It didn’t occur to me, at least, that an intelligent American dramatist might look at those McDonagh plays and miss all the layers of mockery and irony and manipulation. That it would be possible to think, Great, the Abbey play of the 1940s is up for grabs again – and to think this in all innocence, with no hint of malicious intent. The only way I can explain Outside Mullingar is to assume that poor Shanley was misled in this way. Even this doesn’t explain why nobody, especially the Irish people involved in the production, had a quiet word to put him right.
Outside Mullingar is set, well, outside Mullingar. The time is given in the programme as “recently”: we know this because there are references to Irish boxers winning medals at the Olympics. As the old farmer Tony Reilly (played by Peter Maloney) puts it, in a line that is all too typical, “Sure, we’re good with our fists, no surprise there.” But theatrically, it is set in a different time and place: the Abbey, some time between 1930 and 1959.
If you were to do a random cut-up of the rural social comedies that were the staple diet of that period, you would more than likely end up with most of the following elements: a funeral, cups of tea, a dispute about land, a dying parent, a will, a returned Yank, an ageing virgin son and the headstrong woman he is secretly in love with but has never got around to informing of his feelings. If you shuffled those cards a few times, you’d come up with the bones of Outside Mullingar . To complete the job, you’d have to have mistaken McDonagh’s dark surrealism for Oirish quirkiness and added enough of that to tip the whole thing from mere dullness into embarrassment.
In Outside Mullingar , we begin in Tony’s kitchen after the funeral of his nearest neighbour. We quickly establish three things. Tony is thinking of cutting his son, Anthony (played by Brían F O’Byrne), out of his will and leaving the farm to a Yankee nephew. The Reillys have been in dispute with the neighbour about a right of way. (The term “land-grabbing” is, I’m afraid, inevitable.) And the disputed land has passed to the neighbour’s daughter, the fiery Rosemary Muldoon (played by Debra Messing – Grace from Will & Grace ).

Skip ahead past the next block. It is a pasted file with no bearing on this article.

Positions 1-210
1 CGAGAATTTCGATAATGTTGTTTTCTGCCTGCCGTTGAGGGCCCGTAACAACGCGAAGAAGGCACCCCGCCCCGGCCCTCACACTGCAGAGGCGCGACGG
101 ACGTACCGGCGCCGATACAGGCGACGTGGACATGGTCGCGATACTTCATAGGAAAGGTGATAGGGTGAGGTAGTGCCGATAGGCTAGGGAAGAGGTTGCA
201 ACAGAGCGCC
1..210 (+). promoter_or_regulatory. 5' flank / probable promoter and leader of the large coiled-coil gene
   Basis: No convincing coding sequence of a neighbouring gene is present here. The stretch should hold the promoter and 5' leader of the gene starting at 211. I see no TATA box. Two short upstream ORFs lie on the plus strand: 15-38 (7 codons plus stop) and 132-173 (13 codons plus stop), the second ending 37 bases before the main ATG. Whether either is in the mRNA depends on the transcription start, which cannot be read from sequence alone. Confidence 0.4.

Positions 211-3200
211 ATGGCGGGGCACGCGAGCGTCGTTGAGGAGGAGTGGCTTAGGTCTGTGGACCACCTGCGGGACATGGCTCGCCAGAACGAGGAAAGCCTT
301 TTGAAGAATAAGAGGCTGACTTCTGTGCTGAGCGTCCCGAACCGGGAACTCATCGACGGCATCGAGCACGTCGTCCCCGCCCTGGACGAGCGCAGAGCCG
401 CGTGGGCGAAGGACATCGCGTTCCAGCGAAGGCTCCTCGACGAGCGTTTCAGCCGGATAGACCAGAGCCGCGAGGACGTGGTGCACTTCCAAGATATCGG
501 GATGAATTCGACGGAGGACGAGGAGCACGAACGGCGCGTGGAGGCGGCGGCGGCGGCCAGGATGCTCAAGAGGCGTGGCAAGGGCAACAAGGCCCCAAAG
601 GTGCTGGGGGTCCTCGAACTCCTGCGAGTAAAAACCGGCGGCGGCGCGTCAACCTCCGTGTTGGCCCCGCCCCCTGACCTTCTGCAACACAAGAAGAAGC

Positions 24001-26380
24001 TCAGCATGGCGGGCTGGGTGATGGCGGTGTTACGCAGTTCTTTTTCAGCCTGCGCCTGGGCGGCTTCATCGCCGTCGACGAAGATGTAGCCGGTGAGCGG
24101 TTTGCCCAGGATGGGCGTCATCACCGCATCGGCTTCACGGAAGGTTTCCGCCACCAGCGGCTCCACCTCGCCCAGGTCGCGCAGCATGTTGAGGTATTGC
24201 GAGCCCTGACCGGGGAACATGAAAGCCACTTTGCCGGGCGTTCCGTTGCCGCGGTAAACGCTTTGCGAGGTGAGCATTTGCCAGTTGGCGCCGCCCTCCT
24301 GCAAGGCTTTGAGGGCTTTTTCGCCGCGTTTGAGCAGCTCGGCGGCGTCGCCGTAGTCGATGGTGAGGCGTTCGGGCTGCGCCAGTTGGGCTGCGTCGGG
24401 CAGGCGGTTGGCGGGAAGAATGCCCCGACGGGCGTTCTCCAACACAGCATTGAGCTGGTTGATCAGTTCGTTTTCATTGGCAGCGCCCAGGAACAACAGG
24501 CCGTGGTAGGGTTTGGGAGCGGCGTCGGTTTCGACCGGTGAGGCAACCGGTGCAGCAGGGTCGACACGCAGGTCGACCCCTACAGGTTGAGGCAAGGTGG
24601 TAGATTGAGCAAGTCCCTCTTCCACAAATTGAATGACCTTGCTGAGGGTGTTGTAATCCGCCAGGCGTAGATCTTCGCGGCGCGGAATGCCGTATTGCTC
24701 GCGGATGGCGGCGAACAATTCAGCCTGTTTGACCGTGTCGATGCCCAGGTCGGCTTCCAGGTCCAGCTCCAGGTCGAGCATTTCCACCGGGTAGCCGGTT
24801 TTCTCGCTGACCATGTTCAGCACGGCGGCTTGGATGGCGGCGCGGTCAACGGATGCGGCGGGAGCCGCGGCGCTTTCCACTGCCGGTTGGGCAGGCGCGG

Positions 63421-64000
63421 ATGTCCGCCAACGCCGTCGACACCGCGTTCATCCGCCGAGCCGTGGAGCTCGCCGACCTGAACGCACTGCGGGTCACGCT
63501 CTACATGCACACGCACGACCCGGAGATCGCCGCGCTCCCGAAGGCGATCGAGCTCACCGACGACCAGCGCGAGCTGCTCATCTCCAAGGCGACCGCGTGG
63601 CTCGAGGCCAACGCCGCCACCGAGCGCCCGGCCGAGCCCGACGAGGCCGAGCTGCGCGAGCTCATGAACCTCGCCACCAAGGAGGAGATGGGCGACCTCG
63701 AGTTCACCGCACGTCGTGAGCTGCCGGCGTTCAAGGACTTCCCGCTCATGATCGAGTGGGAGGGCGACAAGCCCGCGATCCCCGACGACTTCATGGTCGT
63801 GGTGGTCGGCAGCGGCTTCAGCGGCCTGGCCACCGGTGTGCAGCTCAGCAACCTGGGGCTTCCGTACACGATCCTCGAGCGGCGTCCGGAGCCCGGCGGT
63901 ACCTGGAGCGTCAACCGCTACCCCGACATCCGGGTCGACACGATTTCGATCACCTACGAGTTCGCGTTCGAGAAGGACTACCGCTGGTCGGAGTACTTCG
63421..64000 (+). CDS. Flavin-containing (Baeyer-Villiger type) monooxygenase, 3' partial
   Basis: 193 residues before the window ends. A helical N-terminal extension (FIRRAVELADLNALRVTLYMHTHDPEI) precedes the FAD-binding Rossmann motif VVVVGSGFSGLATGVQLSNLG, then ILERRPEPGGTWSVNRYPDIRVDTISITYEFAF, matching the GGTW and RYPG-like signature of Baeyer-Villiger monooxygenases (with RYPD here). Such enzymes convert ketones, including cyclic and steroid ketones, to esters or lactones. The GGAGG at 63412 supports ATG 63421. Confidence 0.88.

I would normally be careful about revealing how it all works out, but in this case it will hardly surprise readers that the resolution will involve two elements: (a) a deathbed scene of more than usually revolting sentimentality in which Tony makes it all right with Anthony; and (b) Anthony and Rosemary finally getting around to wearing the face off each other.
All of this would be weird in itself, especially as the pastiche of midcentury Irish drama is always slightly off-kilter. Shanley’s ear for Irish speech – he has cousins outside Mullingar – is not well enough tuned to avoid having people “go to church” or “pass on”. Messing’s Rosemary tries so hard at an Irish accent that her voice ends up drowning in the Atlantic. It doesn’t help that her mother is played by Dearbhla Molloy, whose precise characterisation makes you wonder where her daughter came from.
But what makes the whole thing almost unfathomably bad is that Shanley has some vague sense that McDonagh’s plays do something more. Hence we have rain falling outside the cottage window as in the Druid production of The Beauty Queen of Leenane and the casting of O’Byrne from that same production. Rosemary has elements of Slippy Helen from The Cripple of Inishmaan , and her resentment of Anthony goes back to a McDonaghesque childish slight. Worst of all, Anthony’s big revelation is an unintended parody of the way McDonagh inserts oddities and nonsequiturs. He explains that he has stayed away from Rosemary all these years because “I think I’m a bee”. This is not a joke or a metaphor: he thinks he’s a bee. I tried to convince myself that I was an ice-cube so I could melt into the ground in embarrassment.